Defining Preparedness, Capacity, and Capability
  • Analysis
  • December 8, 2021

Preparedness, capacity, and capability are important concepts to the GHS Index.

The UN and WHO define preparedness as the ability of governments, professional response organizations, communities, and individuals to anticipate, detect, and respond effectively to, and recover from, the impact of likely, imminent, or current health emergencies, hazards, events, or conditions. It means putting in place mechanisms that will allow national authorities, multilateral organizations, and relief organizations to be aware of risks and deploy staff and resources quickly once a crisis strikes.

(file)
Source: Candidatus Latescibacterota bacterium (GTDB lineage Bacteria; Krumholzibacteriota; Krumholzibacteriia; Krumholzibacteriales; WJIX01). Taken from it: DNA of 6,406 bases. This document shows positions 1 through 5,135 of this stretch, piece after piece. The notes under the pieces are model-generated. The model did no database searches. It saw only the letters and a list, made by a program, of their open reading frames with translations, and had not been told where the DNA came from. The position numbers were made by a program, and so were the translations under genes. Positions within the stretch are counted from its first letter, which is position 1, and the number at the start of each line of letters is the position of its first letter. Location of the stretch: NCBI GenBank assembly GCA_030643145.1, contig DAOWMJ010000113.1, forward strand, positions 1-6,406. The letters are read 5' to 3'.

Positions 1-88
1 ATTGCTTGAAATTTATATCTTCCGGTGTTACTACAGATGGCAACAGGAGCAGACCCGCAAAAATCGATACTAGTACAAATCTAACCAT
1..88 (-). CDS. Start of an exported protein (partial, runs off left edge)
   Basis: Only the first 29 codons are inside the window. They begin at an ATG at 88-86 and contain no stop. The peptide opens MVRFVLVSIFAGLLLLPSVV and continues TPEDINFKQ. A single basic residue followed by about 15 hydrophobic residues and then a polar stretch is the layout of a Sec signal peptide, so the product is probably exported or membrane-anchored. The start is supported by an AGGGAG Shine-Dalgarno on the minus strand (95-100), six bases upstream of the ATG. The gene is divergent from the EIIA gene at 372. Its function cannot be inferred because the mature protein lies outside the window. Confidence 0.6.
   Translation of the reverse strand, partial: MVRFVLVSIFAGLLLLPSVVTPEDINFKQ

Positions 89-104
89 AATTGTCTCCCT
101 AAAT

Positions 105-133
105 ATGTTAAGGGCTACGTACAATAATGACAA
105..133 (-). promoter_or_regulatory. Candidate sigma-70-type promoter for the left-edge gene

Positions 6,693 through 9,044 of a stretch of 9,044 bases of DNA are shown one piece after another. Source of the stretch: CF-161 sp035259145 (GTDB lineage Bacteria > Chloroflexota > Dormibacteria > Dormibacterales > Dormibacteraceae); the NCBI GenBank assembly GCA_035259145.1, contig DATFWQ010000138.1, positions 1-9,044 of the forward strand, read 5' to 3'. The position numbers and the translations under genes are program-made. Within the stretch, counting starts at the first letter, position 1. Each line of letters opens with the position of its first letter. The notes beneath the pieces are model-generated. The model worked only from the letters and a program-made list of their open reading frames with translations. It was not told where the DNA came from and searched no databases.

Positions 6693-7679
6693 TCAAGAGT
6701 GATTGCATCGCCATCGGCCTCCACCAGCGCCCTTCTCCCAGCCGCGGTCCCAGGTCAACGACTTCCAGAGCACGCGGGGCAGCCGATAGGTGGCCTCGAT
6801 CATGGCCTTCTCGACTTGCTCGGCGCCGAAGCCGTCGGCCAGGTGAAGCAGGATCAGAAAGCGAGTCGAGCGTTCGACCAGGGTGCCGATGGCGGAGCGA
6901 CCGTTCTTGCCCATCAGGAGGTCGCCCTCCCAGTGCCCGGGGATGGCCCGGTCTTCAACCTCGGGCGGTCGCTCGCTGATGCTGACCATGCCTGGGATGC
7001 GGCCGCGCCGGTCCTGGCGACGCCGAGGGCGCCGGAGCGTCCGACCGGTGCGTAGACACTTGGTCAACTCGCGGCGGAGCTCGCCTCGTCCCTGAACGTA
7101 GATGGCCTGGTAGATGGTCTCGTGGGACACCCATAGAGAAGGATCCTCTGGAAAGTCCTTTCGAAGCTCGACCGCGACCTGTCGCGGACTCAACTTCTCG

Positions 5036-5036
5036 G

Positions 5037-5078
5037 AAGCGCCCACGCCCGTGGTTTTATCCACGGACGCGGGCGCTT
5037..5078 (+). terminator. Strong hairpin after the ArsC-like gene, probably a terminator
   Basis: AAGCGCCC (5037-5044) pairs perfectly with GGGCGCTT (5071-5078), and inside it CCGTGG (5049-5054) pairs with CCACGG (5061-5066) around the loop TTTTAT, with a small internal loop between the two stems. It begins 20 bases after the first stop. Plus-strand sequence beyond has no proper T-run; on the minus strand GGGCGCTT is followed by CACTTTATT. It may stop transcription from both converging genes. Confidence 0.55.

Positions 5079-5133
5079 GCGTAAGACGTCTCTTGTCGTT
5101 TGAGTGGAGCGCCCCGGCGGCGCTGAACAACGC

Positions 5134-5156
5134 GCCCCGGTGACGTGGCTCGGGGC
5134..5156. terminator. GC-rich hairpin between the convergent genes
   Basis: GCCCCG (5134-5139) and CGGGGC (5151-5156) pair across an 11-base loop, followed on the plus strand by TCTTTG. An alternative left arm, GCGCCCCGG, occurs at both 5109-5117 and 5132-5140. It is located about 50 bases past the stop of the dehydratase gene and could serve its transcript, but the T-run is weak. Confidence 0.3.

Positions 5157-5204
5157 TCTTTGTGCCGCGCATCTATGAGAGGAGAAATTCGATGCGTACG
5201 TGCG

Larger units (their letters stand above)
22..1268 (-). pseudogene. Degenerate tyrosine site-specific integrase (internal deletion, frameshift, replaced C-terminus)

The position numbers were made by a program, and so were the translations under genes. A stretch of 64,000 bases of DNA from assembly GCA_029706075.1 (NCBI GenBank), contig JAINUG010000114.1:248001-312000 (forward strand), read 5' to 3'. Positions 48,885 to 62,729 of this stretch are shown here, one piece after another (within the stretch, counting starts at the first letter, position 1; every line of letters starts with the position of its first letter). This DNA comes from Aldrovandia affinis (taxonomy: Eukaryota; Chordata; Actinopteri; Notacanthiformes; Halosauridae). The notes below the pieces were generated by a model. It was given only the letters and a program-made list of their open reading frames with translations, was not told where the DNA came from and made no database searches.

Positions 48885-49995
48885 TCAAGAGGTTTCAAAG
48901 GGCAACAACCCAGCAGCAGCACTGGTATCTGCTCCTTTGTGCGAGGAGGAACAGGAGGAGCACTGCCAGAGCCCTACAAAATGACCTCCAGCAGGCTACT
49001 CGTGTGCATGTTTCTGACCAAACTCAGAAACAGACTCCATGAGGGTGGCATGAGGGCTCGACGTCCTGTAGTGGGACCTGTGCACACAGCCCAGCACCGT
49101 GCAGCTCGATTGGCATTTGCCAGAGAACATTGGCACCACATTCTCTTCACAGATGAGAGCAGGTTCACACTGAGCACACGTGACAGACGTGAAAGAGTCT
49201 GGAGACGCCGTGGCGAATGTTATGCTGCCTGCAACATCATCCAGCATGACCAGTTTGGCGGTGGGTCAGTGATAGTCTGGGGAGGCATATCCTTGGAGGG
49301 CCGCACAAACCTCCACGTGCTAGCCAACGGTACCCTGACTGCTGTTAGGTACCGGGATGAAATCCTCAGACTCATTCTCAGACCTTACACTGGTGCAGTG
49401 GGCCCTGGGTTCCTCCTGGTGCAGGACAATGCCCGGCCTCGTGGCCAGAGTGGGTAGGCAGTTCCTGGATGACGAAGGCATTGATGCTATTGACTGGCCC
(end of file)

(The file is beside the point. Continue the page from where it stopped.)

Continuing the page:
The words capacity and capability often are used interchangeably, but there are important differences. Capacity is thought of as the resources one has to complete a task—plans, tools, personnel, and funds—at a given moment. Capability reflects the knowledge, abilities that can be used, developed, or improved to complete a task. Having capacities that function as needed may be essential in having the capability to complete a task. Having the resources to complete a task (capacity) does not directly translate into being able to use them to their fullest extent (capability). That fact has been evident throughout the COVID-19 pandemic. The impact of an infectious disease threat—including health, economic, and social impacts—is shaped by many factors, including political decision making, the type of disease and its mode of infection, and even chance. To assess preparedness, the GHS Index reviews factors that are measurable and have transparent and available data that allow them to be observed. The GHS Index cannot predict how resources will be used when a crisis occurs.